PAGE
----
Influence of ocean–atmospheric oscillations on lake ice phenology in eastern North America

R. Timothy Patterson*, Graeme T. Swindles

*Corresponding author for this work

    Research output: Contribution to journalArticlepeer-review

    9 Citations (Scopus)


    Our results reveal long-term trends in ice out dates (1836–2013) for twelve lakes in Maine, New Brunswick and New Hampshire, in eastern North America. The trends are remarkably coherent between lakes (rs = 0.462–0.933, p < 0.01) and correlate closely with the March–April (MA) instrumental temperature records from the region (rs = 0.488–0.816, p < 0.01). This correlation permits use of ice out dates as a proxy to extend the shorter MA instrumental record (1876–2013). Mean ice out dates trended progressively earlier during the recovery from the Little Ice Age through to the 1940s, and gradually became later again through to the late 1970s, when ice out dates had returned to values more typical of the late nineteenth century. Post-1970’s ice out dates resumed trending toward earlier dates, with the twenty-first century being characterized by the earliest ice out dates on record. Spectral and wavelet time series analysis indicate that ice out is influenced by several teleconnections including the Quasi-biennial Oscillation, El Niño-Southern Oscillation, North Atlantic Oscillation, as well as a significant correlation between inland lake records and the Atlantic Multidecadal Oscillation. The relative influence of these teleconnections is variable with notable shifts occurring after ~1870, ~1925, and ~1980–2000. The intermittent expression of these cycles in the ice out and MA instrumental record is not only influenced by absolute changes in the intensity of the various teleconnections and other climate drivers, but through phase interference between teleconnections, which periodically damps the various signals.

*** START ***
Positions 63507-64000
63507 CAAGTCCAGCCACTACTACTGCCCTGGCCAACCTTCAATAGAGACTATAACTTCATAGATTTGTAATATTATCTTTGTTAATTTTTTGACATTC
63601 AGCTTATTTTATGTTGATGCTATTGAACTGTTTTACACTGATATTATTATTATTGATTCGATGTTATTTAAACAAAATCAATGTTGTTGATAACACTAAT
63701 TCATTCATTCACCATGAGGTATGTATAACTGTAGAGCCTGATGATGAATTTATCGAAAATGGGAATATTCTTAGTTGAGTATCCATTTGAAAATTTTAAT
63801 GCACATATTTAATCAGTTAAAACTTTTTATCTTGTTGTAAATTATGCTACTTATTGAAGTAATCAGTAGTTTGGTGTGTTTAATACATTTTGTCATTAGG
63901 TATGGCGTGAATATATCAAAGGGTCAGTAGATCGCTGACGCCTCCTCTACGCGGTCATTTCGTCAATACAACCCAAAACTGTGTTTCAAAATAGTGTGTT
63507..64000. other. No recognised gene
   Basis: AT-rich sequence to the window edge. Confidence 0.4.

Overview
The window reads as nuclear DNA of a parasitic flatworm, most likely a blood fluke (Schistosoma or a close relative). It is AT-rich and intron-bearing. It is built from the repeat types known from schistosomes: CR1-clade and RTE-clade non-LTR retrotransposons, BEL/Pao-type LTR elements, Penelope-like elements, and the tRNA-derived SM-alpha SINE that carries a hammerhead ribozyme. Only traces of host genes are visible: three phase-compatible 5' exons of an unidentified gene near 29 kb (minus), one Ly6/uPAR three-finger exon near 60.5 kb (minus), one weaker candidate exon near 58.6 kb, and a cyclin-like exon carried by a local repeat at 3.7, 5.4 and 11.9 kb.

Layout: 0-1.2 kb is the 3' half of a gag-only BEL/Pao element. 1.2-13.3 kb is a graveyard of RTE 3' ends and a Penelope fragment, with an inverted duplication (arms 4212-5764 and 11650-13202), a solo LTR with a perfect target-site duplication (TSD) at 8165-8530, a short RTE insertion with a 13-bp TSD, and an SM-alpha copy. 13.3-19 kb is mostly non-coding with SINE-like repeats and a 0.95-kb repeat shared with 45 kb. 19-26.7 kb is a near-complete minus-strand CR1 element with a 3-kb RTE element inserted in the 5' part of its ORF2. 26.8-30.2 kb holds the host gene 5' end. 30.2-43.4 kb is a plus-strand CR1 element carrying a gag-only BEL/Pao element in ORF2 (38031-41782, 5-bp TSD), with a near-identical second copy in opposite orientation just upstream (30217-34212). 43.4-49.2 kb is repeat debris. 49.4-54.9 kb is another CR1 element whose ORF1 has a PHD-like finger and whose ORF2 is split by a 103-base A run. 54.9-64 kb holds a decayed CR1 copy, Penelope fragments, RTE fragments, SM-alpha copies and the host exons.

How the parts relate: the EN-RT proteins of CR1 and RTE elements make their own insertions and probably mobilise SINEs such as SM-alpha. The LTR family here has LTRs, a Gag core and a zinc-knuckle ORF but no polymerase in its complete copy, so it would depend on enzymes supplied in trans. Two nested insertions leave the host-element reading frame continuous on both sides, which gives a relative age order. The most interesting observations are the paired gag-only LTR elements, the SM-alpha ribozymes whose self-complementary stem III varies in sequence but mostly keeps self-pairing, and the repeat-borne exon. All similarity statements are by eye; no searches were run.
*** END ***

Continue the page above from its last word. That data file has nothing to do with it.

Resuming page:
Original languageEnglish
    Pages (from-to)2293-2308
    Number of pages16
    JournalClimate Dynamics
    Issue number9-10
    Publication statusPublished - 25 Nov 2014


    • AMO NAO ENSO QBO teleconnections
    • Climate change
    • Eastern North America
    • Lake ice out phenology
    • March–April temperature
    • Time series analysis

    ASJC Scopus subject areas

    • Atmospheric Science

    Fingerprint Dive into the research topics of 'Influence of ocean–atmospheric oscillations on lake ice phenology in eastern North America'. Together they form a unique fingerprint.

    Cite this